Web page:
"Lightweight and highly flexible CNT-composites provide fast electrothermo-actuation at low power," Weileun Fang told nanotechweb.org. "Moving the actuator from its original position to its pull-in position can be employed to define two different states such as 0/1 or on/off, which suits many applications in communications and displays."

The group's nanocomposite device has a pull-in voltage of just 50 V for a full deflection of 560 µm. As Fang explains, this value is very low compared with existing microcantilevers, which can demand at least 500 V to achieve a similar displacement. The researchers believe that CNT-based field amplification is responsible for the low pull-in voltage.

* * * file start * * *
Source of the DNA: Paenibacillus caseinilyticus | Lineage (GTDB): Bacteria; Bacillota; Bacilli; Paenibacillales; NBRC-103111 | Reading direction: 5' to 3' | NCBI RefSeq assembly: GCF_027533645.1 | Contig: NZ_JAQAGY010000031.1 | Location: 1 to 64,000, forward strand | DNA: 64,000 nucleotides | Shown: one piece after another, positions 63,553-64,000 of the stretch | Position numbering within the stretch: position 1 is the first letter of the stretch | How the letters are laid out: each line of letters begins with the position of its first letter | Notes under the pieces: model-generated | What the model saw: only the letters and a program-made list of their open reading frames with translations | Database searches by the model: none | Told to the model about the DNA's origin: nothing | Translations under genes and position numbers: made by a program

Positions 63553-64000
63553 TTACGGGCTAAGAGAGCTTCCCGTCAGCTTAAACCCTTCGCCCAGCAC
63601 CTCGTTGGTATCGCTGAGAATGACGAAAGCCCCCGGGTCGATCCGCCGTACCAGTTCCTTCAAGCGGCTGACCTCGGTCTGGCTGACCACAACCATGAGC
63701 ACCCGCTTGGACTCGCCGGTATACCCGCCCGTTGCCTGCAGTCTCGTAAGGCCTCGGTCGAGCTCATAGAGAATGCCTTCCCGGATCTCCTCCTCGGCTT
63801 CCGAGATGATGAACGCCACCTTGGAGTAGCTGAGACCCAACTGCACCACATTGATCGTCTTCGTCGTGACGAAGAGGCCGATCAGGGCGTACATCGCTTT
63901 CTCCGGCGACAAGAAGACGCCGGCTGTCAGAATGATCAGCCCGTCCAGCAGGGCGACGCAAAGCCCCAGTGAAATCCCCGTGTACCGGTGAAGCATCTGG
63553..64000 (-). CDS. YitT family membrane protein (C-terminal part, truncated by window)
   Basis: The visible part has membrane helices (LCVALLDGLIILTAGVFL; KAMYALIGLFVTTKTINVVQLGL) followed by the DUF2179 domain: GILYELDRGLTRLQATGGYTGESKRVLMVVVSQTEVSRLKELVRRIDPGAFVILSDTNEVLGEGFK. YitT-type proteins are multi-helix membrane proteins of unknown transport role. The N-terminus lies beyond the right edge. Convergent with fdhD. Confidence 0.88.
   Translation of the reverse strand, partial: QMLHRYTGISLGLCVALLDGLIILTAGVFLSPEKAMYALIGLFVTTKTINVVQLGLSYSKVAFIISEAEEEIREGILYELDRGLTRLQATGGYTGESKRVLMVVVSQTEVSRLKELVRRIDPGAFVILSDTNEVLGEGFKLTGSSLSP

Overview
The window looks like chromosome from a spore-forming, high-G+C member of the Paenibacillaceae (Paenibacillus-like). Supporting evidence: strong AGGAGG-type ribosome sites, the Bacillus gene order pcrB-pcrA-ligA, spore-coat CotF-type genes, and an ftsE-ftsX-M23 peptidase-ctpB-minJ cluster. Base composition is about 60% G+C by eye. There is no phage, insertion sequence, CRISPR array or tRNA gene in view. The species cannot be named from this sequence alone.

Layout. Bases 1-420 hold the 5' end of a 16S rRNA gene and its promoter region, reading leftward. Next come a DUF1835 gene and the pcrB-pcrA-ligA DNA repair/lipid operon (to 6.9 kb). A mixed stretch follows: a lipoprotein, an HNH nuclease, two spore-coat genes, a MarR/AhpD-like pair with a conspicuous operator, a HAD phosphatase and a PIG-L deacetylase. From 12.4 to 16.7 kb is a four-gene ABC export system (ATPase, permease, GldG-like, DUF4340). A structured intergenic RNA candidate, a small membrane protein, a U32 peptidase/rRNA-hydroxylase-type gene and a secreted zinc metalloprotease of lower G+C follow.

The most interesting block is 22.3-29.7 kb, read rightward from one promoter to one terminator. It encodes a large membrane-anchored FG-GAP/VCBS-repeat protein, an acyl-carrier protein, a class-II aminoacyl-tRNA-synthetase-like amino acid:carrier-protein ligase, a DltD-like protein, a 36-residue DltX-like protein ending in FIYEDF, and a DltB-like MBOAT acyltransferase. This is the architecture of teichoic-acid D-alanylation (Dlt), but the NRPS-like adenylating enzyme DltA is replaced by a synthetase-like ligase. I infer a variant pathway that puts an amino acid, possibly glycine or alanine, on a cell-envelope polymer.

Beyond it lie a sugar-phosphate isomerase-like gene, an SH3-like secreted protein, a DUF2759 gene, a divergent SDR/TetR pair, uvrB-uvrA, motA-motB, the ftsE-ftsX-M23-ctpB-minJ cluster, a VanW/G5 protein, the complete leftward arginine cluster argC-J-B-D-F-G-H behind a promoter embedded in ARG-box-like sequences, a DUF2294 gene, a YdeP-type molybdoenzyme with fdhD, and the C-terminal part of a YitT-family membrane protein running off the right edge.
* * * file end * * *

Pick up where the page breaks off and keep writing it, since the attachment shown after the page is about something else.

Next, the group turned its attention towards the actuator's damping properties. Images show that the aligned nanotubes are curled into spring-like structures that act as energy absorbers and help to reduce beam oscillation.

To make their composite material, the researchers first grow multiwalled CNTs on a iron-defined polysilicon substrate and then expose the substrate to polymer vapour. The CNT-polymer actuators are formed by removing the underlying polysilicon with vapour-phase XeF2.

The researchers presented their work in Nanotechnology.